This is, beyond all comparison, the most important and most extensively used of the preparations of bark, and may be considered as a sufficient representative of its virtues, on all ordinary occasions. For the details of its preparation, the reader is referred to the U. S. Dispensatory. For our purposes here, it is sufficient to state that officinal yellow or Calisaya bark, which is usually selected, is exhausted by boiling it with water acidulated with muriatic or sulphuric acid; that, from the decoction thus obtained, the quinia and other alkaloids are precipitated, together with impurities, by means of lime; that the precipitate is treated with alcohol, which dissolves the alkaloids; that the alcoholic solution is then evaporated; and, finally, that from the residue, consisting mainly of quinia, the sulphate is obtained by treating it with boiling water and sulphuric acid, purifying with animal charcoal, and crystallizing.

Sensible and Chemical Properties. Sulphate of quinia is in minute, white, silky, flexible, needle-shaped crystals, in tufts or interlaced, inodorous, intensely bitter, fusible at 240° F., soluble in 740 parts of cold water, 30 of boiling water, and 60 of alcohol, and very slightly soluble in ether. It is, however, very readily dissolved by water acidulated with almost any one of the sour acids. It is also soluble, to a considerable extent, in glycerin, which, if slightly heated, is said to take up more than one-twelfth of its weight. {Lancet, Am. ed., ii. 202.) Its aqueous solution exhibits a beautiful bluish colour or opalescence on its surface. Two views are taken of its composition; one, that it is a neutral sulphate, containing one eq. of acid and one of base; the other, that it is a disulphate, containing one eq. of acid, and two eqs. of base. The former opinion, which was first entertained, subsequently gave way to the latter; but some chemists are disposed to return to it, and the author has always considered it as most probably correct; so that the ordinary designation of the salt should, in his view, be retained. If it be considered a neutral salt, its exact composition will be expressed by the formula; one eq. of sulphuric acid 40, one of quinia 324, and eight eqs. of water 72 = 436. It loses part of its water of crystallization by exposure, or by heat, but always retains about 4 per cent. or two eqs. of water, from which it cannot be separated without decomposition.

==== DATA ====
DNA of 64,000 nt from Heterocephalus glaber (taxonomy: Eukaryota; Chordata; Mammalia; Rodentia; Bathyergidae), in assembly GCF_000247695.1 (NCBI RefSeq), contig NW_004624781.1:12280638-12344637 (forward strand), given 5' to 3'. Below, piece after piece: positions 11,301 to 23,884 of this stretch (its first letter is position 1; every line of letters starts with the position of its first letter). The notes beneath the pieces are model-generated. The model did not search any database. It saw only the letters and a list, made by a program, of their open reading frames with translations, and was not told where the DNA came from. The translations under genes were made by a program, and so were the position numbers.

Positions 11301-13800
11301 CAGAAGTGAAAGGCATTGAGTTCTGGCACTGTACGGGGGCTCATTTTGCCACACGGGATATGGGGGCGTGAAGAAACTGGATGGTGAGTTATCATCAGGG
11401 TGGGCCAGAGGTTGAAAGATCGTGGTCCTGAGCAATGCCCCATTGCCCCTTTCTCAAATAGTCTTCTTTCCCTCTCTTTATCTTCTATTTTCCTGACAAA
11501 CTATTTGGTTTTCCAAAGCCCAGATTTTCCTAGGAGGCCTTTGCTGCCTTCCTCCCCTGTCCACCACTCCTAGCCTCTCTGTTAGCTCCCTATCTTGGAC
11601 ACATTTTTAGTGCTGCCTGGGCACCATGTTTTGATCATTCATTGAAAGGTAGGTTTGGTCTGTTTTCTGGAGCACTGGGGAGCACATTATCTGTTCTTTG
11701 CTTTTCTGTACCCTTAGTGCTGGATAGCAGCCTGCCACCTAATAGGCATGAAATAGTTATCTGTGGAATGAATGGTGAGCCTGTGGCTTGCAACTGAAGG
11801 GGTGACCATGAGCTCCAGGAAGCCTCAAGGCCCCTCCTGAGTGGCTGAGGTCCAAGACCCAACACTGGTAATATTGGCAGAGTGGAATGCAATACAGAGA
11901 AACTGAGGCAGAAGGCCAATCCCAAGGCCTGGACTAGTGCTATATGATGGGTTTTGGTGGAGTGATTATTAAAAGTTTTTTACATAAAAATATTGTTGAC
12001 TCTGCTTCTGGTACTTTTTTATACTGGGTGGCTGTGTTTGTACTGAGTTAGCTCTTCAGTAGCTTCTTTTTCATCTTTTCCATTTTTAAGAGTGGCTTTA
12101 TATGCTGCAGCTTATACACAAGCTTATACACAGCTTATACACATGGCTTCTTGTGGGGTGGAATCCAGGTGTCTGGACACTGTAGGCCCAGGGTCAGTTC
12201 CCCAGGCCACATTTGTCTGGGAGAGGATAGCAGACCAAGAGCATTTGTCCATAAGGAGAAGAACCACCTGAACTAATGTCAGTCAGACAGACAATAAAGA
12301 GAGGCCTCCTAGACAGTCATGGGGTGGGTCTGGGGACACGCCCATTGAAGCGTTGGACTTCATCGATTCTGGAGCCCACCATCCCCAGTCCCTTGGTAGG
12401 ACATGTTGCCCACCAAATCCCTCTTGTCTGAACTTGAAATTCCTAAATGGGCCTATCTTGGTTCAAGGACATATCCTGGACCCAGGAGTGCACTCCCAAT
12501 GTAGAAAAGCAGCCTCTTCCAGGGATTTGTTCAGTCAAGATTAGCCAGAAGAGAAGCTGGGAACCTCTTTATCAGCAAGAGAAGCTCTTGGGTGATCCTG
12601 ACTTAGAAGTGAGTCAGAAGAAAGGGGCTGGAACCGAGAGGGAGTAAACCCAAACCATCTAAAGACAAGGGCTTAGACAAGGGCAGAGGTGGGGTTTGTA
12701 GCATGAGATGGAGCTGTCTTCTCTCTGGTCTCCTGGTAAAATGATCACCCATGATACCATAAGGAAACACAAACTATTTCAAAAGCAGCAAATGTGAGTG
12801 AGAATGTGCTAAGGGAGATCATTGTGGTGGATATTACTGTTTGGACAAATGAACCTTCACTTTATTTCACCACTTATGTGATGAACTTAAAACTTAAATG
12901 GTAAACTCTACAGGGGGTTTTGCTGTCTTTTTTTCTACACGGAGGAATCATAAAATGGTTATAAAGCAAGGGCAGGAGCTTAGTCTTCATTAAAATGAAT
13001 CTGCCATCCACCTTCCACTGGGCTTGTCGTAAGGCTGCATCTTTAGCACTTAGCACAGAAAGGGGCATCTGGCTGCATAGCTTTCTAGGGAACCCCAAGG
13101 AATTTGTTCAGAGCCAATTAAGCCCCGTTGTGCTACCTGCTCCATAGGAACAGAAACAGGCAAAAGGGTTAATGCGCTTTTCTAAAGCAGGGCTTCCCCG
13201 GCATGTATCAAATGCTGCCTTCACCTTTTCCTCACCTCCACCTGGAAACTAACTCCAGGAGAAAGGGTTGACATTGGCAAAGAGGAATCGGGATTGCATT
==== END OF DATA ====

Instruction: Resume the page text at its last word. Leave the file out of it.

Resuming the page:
Bisulphate of Quinia. By an additional equivalent of sulphuric acid, the sulphate is converted into the bisulphate, by some considered as the neutral salt. This is much more soluble in water than the ordinary sulphate, requiring only 11 parts of cold water for solution, and is freely dissolved by alcohol. It is formed extemporaneously in solution, with the utmost facility, by gradually dropping a little diluted sulphuric acid into a mixture of the ordinary sulphate with water, until the latter is dissolved.


The substances which yield precipitates with solutions of sulphate of quinia, and should, therefore, not be administered, as a general rule, along with it, are the alkalies and their carbonates, the alkaline earths, all astringent solutions containing tannic acid, and the soluble salts of lead and baryta. The soluble salts of oxalic, tartaric, and gallic acids also occasion more or less precipitation with solution of sulphate of quinia, without excess of acid; and the same has been ascertained to be the case, by Mr. Maiseh, with the soluble acetates (Am. Journ. of Pharm., xxvii. 97); but the precipitates may be redissolved by the addition of an acid.

Adulteration. Sulphate of quinia is liable to adulteration; but this can generally be easily detected by referring to its peculiar solubilities. The presence of mineral substances, not easily volatilized by heat, will be evinced by a residue left behind when a small portion of the salt is put upon red-hot iron. (See U. S. Dispensatory, 11th ed., p. 1239).

Effects. The properties of sulphate of quinia as a therapeutic agent have already been sufficiently considered. In reference to its antiperi-odic and secondary sedative effects, it has all the power of bark, and more indeed than can always be exerted by the crude medicine. As a mere tonic, it is possible that the compound infusion, or some other preparation in which all the active principles of bark are contained, or the bark itself in substance, may be more efficacious; but I do not think that the fact has been rigidly demonstrated. The peculiar advantages of the salt are its convenience of administration, its general acceptability to the stomach, the rapidity with which it is absorbed, the facility of ascer tabling its purity and genuineness, and the opportunity which it affords, by the smallness of its dose, of obtaining the peculiar effects of bark in a degree greater than can be obtained, as a general rule, from the bark itself.